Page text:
December 24, 2013 13:35
Nobel economics laureate Thomas Sargent, who was hired by Seoul National University as a full-time faculty member on a two-year contract in September last year, went back to the U.S. a year early in August this year. He had been hired as part of SNU's drive to attract Nobel laureates and paid W500 million plus W700-800 million in annual research funding and W200 million for additional expenses (US$1=W1,061).
Sargent would have seen his annual salary rise even further if he had completed his two-year stint, but he turned it all down and left citing "personal reasons."
The proportion of foreign academics in four-year universities here rose from 2.4 percent (1,021 people) in 2000 to 7.7 percent (5,358) this year. But most of them leave after just a few months of teaching here.
A few years ago, an American woman who was hired to teach art history at SNU packed up and left during the middle of the school year without even telling the university.
Most foreign professors want to bring their families when they come to Korea, but not many universities here can afford to cover their expenses. In Hong Kong with its seven million people there are 70 international schools, but Korea has fewer than 50 though its population stands at some 50 million. And foreign professors often find themselves ostracized by local faculty because meetings and official documents are all in Korean.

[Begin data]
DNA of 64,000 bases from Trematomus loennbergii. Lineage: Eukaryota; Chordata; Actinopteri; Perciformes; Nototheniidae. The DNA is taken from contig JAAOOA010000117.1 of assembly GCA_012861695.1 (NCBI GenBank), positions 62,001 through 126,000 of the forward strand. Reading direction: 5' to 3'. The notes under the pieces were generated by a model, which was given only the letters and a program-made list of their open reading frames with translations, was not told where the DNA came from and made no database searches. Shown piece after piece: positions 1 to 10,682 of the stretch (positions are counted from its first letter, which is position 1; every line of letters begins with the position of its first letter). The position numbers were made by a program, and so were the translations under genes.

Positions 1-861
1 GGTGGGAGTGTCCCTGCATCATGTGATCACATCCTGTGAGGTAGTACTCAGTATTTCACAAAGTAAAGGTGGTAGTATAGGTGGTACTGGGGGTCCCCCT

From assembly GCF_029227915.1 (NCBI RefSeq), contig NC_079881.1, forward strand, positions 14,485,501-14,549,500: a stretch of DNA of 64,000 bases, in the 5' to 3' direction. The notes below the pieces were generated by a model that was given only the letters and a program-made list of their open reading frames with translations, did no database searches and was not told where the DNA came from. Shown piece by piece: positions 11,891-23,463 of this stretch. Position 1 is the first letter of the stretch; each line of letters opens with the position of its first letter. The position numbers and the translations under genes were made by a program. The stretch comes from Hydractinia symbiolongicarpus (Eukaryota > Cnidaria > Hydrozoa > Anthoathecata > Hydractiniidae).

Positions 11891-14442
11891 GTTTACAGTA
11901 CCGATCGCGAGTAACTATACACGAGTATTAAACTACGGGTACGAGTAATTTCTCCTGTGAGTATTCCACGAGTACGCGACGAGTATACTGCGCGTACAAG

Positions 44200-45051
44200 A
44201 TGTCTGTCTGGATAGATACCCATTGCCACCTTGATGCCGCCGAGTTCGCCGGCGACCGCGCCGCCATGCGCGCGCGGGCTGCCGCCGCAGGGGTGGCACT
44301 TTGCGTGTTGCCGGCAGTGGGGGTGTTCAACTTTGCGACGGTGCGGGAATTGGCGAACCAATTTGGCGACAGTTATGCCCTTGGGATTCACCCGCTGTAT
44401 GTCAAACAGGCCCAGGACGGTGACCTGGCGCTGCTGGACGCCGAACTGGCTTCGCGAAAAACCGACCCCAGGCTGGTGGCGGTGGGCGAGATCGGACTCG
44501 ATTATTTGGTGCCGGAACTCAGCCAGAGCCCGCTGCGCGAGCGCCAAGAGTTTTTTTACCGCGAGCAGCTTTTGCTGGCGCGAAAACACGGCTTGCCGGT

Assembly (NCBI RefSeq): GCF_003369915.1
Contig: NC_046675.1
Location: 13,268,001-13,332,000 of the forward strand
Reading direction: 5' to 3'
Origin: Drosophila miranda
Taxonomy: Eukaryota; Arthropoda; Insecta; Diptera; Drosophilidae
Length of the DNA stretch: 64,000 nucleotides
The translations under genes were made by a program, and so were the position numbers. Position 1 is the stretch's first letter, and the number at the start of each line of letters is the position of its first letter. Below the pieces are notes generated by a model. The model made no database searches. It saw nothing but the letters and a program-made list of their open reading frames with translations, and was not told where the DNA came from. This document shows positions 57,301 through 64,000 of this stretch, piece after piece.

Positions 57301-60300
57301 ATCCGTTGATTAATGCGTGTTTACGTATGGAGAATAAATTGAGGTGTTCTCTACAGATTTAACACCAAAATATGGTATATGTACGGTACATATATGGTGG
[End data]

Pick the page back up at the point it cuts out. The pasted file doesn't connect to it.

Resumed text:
The biggest obstacle is a campus environment where communicating in a foreign language is extremely difficult. Even master's and doctoral candidates shun the lectures of foreign faculty, making it tough for many of them to set up their own research teams. Only 21 students applied for the macroeconomics course Sargent offered when it was open to 250.
Hong Kong University of Science and Technology, which opened just 20 years ago, is ranked top among Asian universities because of its bold initiative to fill 80 percent of faculty seats with foreign staff from 30 different countries. The prestigious University of Vienna is required by law to fill two-thirds of its faculty with foreign academics.
If Korean universities are to become genuinely competitive on a global level, they need to open their doors further. They need to take a close look at why foreign professors are leaving and work with the government to prevent it.
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